A beginner’s sailing trip on the Norfolk Broads – The Times | Gmx Pharm

TThere was no question in my mind that the only acceptable way to celebrate my father’s 80th birthday was by boating on the Norfolk Broads. For as long as I could remember, Dad remembered a childhood journey. At various points in my youth we wanted to go, but my mother resisted. “It will be like a caravan on the water,” she said. “I can’t think of anything worse.”

Yet eight decades on Earth must trump such resistance. Which is why we found ourselves at Herbert Woods’ shipyard in Potter Heigham on a promisingly sunny June morning, waiting like nervous blind dates to be introduced to our new Squeeze.

Squeeze, it turned out, was the key word. It may sound idiotic, in fact I like it Well, I’m being an idiot, but I hadn’t really thought about what skippering a 35 foot powerboat entails: namely, getting something pretty big through spaces that can be pretty small.

Our first lesson, led by the unflappable Dave, involved maneuvering out of the marina through a gap so narrow I had to hold my breath. When I say “us,” I really mean my father and brother-in-law. They were the ones submitting to Dave’s orders. The moment I saw what we were up against, I knew Skipper wasn’t for me. Happy birthday dad!

Anna Murphy with her father and nephews aboard Olympic Light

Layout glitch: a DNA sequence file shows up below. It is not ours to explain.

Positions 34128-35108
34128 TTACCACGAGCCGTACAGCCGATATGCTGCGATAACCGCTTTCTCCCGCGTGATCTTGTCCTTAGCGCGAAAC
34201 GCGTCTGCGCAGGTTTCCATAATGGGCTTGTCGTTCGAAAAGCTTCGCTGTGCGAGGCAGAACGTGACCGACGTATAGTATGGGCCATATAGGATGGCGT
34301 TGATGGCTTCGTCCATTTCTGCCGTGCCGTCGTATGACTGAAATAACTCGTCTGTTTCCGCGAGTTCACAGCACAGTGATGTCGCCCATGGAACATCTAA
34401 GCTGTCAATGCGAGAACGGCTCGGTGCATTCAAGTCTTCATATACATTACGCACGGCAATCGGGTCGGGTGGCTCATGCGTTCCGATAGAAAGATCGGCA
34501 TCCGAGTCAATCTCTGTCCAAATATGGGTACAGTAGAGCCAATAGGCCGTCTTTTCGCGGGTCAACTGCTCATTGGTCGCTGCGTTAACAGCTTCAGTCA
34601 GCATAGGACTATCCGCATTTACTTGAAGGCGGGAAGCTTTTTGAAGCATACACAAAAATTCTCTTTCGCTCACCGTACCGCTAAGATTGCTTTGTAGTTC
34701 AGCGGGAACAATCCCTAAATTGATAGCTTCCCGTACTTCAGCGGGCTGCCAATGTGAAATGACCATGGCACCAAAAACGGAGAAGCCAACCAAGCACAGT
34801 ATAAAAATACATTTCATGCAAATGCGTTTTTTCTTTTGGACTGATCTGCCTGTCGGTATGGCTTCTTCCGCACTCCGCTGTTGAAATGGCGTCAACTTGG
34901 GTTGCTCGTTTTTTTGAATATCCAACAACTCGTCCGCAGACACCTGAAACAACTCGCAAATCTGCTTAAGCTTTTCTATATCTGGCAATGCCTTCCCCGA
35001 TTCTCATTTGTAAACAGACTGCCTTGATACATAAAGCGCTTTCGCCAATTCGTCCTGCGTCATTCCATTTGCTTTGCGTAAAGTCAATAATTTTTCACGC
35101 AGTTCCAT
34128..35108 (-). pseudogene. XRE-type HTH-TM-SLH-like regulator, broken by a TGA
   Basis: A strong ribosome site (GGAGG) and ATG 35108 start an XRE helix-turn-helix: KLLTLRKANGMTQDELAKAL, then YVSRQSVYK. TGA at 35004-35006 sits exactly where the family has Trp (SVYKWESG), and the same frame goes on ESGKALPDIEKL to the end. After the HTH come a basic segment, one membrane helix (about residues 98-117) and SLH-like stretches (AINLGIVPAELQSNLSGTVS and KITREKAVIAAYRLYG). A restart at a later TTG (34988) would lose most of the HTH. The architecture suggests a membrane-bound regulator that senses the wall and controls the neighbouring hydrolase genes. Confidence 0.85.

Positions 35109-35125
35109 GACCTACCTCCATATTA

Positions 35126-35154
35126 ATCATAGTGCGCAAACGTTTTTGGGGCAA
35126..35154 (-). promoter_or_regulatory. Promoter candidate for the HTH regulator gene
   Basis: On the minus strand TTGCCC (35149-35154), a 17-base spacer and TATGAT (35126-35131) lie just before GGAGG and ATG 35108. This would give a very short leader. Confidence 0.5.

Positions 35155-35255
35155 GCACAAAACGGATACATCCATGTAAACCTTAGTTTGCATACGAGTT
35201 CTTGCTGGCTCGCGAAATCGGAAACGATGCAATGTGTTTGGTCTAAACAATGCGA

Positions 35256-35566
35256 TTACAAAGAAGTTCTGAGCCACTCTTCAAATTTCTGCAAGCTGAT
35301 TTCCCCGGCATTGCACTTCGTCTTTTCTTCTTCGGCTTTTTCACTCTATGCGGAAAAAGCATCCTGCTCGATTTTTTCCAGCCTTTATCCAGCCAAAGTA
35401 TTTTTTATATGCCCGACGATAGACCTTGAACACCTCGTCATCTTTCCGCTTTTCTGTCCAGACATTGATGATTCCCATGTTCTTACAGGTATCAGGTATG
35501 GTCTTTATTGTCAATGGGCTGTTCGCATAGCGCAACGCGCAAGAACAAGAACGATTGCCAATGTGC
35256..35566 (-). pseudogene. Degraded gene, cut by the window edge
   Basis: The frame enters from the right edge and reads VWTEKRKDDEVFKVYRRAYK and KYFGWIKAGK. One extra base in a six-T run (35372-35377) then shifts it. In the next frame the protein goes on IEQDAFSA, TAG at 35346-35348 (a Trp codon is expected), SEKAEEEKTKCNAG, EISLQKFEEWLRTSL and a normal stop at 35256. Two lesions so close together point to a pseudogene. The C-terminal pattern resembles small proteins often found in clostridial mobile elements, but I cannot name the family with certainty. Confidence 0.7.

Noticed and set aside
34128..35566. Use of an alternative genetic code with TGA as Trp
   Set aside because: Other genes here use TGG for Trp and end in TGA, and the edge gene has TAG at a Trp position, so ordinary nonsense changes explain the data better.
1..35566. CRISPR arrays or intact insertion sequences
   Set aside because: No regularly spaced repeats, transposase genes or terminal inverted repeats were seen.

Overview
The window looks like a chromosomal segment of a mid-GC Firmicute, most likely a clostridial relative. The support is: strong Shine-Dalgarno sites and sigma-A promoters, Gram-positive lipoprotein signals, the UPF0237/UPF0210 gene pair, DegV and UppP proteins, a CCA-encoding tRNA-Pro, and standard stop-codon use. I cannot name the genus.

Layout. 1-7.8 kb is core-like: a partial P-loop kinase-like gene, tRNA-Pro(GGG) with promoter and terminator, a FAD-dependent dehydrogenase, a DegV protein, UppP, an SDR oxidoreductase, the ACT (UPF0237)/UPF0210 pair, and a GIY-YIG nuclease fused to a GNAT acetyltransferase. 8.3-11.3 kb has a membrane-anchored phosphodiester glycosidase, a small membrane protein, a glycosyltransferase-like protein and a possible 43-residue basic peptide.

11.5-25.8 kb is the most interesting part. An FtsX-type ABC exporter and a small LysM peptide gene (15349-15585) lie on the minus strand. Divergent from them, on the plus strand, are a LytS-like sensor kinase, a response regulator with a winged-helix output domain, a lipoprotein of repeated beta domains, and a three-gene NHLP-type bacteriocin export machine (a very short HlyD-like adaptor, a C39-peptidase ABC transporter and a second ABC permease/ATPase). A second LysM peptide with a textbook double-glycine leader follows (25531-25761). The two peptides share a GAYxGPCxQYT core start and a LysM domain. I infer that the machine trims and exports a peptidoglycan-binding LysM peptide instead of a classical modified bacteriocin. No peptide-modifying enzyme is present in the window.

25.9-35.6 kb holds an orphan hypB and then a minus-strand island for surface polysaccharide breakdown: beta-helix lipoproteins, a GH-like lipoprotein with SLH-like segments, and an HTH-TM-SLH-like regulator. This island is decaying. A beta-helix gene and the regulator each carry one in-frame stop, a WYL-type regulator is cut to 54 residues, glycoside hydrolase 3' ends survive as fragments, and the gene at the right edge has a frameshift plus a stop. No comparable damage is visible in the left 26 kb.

ANNA MURPHY

Luckily the men were there. And the women — my mom and sister — went even more into the 1950s over the next few days, spending their time on board doing activities like reheating Heinz tomato soup. (My advice: buy food before you go; frozen curry and fries were among the offerings at the local shop.)

Then there was the backseat skipper: “You’re too far to the left!” “Slow down!” It may seem like a miracle how warm family relations remained. But then I assume we know each other. Dad knew he had to overlook such dominance. And I knew not to take it personally that although my father never had my date of birth handy, to my amazement he could casually say when it was his first time in the Norfolk Broads. “It was June 11, 1953. Our boat was called Patricia.”

Ours was called Olympic Light and belongs to Herbert Woods’ Elite line. I won’t deny that it had a trailer feel to it, but it was quite a posh trailer with two showers, plenty of hot water and even a couple of TVs if you’re so inclined. There were two proper cabins – one in the stern for two, one in the bow for three, plus a perfectly acceptable fold-down bed in the master cabin which I claimed as my own every night and my four-year-old nephew claimed as his in the mornings.

Most wonderfully, this somewhat pooteric facility transported us into the ‘otherness’ of the Norfolk Broads. I know Norfolk, but I had never visited the Broads before, and soon I staggered at their beautiful strangeness. I realized that Norfolk was naturally flat and that the expanse of its skies is unmatched. But I had never encountered the surrealism of a view that includes both a land-locked foreground (a field with cows) and a trio of white sails moving westward in the far distance, apparently over land.

Olympic Light has two cabins and two showers

Olympic Light has two cabins and two showers

HERBERT WOODS